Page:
KHF wants you to see questions we get on risk management. These vary in subject, problem, seriousness, and scope. We count on our CURI partners and Broker, Sterling Seacrest Pritchard to guide us in answering these questions. Confidentiality is a main concern for us, and so we won’t provide the practice name, provider, or staff member who ask the questions. If you want to speak to us about a similar or different situation, please contact Barbara Douglas at email@example.com or send a question to Brent Reece, Sterling Seacrest Pritchard, Director of Risk Management and Claim Advocacy, firstname.lastname@example.org
Q: Is there a rule that says a provider must complete a patients’ chart by a specific time? We have a provider does not complete the medical record in a timely manner.
A: According to CURI, there are no specific rules about the timing of medical chart completion. However, Medicare providers must follow rules and timing. There must also be a signature. The rule states that providers complete the documentation “during or as soon as practical.” No billing can occur if a service is not recorded or signed off by the provider. Completion should take “no more than a couple of days.” Please visit the Centers for Medicare & Medicare Services (CMS) for more information.
For other patients, a provider should complete a patient’s record as soon as possible after each service or visit. This should be done within a 24-hour period. We recommend a maximum time of three workdays or 72 hours. Your practice should set a guideline that is reasonable for all providers, and then monitor compliance to this guideline.
Part 1—A caretaker of one of our patients added other vaccinations on Form 3231 after we signed the form, and then gave the signed form to the school.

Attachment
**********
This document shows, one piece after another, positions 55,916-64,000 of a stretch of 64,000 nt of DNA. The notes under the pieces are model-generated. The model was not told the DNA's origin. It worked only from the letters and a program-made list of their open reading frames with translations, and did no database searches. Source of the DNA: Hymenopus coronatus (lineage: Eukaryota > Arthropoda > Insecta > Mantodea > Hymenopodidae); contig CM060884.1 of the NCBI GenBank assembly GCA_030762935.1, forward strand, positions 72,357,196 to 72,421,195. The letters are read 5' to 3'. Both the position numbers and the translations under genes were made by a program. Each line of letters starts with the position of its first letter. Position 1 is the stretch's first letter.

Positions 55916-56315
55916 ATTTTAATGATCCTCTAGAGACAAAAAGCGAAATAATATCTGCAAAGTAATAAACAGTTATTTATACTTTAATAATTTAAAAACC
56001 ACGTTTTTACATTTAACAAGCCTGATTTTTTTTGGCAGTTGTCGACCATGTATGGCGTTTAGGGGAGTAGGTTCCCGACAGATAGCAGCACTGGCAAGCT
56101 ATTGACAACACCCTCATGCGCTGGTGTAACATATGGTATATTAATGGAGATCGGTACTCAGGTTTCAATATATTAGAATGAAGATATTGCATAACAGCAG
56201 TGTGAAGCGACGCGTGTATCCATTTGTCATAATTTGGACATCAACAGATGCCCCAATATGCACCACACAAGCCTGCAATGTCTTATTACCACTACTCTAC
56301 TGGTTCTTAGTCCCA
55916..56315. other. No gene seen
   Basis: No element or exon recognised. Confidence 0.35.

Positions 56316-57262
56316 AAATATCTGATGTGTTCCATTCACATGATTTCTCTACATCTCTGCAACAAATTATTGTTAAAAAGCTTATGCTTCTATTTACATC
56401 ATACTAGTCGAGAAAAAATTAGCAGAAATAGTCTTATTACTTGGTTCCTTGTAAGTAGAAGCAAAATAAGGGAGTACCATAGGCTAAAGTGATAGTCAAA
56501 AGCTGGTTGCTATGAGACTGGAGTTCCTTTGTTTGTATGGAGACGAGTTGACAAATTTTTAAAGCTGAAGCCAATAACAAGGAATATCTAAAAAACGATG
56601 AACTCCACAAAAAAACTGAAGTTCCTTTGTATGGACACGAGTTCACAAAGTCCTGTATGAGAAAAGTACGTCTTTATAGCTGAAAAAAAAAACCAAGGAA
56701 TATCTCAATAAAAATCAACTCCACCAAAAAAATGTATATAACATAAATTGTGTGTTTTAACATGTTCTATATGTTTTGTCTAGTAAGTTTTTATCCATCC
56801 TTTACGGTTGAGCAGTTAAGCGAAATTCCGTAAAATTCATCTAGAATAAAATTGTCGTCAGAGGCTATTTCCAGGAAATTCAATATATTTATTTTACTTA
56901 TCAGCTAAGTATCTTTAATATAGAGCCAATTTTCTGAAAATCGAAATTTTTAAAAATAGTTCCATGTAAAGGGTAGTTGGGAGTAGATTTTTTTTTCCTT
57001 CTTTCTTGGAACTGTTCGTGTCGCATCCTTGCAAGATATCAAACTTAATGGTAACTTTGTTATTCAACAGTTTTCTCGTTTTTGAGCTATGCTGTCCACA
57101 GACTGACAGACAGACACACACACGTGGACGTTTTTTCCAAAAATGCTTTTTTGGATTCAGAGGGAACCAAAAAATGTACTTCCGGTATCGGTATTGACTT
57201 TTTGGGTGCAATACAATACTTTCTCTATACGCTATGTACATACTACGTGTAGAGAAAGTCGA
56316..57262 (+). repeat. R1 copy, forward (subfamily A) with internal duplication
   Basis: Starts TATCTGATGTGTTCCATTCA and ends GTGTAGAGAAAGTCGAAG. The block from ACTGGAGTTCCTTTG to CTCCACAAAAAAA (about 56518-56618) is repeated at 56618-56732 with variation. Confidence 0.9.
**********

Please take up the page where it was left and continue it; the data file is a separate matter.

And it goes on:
Part 2—We then received a request from this same caregiver to put a note in the child’s medical chart that states the child cannot get immunizations because of severe allergic reactions. We have never seen any such allergic reactions. The caretaker never reported a reaction before. We would like to remove (dismiss) this patient from our caseload.
A:If a parent or legal guardian makes false statements about a child’s health status or falsifies a document, the patient can be removed from your caseload. However, that child cannot not be in a phase of active treatment at the time. You are not required to tell the caretaker why the child has been dismissed and it’s probably best not to do so. Please click here to view a sample letter.
You can also decline to write a letter stating the child cannot get immunizations because you have not seen any reactions, nor have any reactions been reported to you. However, if the parent is now reporting these severe reactions, you should report them as being noted by the parent. Include that information in the medical record. This documentation should include:
The common and brand-named drug or vaccine that may have caused the reaction;
Include the strength and preparation of the item;
A description of the reaction;
Date and time of the reaction;
How many times were the drug or vaccine given?
How many days passed before the reaction appeared?
How was the drug given(capsule, injection, etc.)? and
Which drug, drug classes (i.e., sulpha drugs) and vaccines to avoid in the futur
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